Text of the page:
The Quest Heats Up
Increasingly desperate and working with handheld molecular models, Baran and his team eventually hit on the idea of a molecule dubbed macro-Palau'amine that he felt his group could create. If so, he became convinced it could be transformed into Palau'amine. As work to create macro-Palau'amine heated up, graduate students, including the new paper�s first authors graduate student Ian Seiple and Research Associate Shun Su, Ph.D., would eventually set up a cot in the laboratory and begin to work around the clock.
"It was the Scripps Hilton for a long time," says Baran, "and when it was finally done we were all elated, as you might imagine."
The group's earlier trials produced intermediate compounds that took them part of the way to Palau'amine, but there was still much to do. One of the most significant later advances that allowed them to succeed was the invention of an oxidation reaction helped along by silver. The reaction could place an essential group of oxygen and hydrogen atoms known as a hydroxyl at a particular spot on an emerging molecule with seemingly laser-guided precision. The reagent that the Scripps Research team developed for this purpose, silver picolinate, has now been commercialized by Aldrich.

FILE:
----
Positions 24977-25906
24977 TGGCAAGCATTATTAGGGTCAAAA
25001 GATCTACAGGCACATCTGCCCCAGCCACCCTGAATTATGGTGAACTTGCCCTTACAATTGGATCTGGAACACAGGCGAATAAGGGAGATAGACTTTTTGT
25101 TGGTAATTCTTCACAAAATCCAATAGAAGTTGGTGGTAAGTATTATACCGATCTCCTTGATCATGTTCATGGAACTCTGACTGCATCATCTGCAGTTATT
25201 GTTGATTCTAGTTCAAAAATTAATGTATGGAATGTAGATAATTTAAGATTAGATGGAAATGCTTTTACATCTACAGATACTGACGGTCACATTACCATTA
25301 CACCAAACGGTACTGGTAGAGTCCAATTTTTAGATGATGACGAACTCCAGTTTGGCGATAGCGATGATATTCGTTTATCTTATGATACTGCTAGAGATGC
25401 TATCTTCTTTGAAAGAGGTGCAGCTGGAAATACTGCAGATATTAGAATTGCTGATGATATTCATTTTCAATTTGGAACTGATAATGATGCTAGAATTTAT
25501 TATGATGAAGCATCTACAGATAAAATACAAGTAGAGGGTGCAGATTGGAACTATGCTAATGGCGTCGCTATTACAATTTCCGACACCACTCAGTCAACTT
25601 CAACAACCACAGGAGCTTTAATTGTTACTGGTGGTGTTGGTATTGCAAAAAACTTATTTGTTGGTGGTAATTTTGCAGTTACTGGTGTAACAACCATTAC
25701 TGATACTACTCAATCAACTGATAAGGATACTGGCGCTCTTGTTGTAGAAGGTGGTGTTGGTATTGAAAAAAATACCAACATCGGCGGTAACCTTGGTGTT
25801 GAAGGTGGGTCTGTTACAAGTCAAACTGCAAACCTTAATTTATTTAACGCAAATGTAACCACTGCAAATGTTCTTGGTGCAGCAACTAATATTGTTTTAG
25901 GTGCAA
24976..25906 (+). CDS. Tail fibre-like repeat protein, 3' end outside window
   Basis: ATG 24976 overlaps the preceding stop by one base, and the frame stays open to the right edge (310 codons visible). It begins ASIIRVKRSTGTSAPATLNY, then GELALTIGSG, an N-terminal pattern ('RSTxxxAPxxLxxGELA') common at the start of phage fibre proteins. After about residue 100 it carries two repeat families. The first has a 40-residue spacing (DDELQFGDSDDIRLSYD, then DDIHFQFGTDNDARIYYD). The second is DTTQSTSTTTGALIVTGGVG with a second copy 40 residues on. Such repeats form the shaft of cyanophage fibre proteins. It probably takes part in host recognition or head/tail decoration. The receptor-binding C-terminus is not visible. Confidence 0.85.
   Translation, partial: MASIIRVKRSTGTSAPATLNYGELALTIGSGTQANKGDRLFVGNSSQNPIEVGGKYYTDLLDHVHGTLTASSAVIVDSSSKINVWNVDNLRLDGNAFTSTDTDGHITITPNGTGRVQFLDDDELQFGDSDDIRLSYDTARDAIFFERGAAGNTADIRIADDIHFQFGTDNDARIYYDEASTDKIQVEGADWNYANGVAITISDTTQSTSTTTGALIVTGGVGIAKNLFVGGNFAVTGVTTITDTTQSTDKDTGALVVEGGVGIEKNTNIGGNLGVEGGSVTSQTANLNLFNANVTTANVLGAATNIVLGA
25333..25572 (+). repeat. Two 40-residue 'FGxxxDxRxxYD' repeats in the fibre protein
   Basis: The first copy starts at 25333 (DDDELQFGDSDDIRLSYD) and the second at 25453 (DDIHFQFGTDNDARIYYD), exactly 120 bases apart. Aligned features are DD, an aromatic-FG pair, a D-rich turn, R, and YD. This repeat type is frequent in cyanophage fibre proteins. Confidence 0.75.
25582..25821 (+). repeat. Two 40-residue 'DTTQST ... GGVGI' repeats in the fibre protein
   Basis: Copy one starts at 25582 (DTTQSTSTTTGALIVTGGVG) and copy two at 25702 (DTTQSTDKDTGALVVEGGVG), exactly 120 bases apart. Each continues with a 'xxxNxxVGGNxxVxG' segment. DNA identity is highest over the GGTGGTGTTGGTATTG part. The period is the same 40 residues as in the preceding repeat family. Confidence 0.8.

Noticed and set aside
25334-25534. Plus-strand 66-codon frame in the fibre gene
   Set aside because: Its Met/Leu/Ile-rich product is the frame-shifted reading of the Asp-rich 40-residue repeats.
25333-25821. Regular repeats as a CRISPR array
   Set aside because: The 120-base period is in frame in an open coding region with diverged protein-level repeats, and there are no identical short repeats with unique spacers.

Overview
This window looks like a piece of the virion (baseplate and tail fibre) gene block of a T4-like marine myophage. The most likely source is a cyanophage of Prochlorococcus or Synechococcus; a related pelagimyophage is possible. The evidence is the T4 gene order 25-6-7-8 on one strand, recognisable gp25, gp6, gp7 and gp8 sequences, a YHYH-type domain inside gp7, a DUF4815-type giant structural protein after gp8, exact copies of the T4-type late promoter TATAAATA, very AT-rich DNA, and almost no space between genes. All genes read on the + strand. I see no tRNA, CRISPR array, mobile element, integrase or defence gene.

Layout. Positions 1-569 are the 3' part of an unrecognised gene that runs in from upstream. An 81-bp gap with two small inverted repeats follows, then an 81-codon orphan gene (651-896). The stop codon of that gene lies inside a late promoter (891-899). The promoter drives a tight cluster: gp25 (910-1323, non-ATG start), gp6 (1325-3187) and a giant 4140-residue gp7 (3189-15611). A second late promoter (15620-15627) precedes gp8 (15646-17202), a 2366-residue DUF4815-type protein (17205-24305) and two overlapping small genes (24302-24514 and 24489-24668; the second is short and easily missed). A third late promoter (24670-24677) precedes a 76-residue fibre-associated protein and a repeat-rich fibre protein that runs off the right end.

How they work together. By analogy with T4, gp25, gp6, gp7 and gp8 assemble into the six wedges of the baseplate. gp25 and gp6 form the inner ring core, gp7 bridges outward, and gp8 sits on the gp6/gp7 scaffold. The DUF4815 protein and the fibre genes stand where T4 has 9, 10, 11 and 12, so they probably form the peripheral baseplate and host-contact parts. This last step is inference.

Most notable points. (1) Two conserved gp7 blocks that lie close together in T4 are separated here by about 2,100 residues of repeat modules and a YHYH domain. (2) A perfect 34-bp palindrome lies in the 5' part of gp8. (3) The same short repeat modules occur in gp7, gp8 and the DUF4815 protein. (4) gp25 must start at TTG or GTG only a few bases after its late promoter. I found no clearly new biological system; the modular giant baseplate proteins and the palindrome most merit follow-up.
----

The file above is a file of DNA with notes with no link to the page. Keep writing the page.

"The technique had no precedent, but we knew that if it could be invented it would dramatically simplify everything," says Baran�and it did.
This silver-mediated oxidation stabilized an intermediate molecule enough to allow five final steps to macro-Palau'amine. Once the team had that, the final transformation to Palau'amine proceede
|Contact: Keith McKeown|
Scripps Research Institute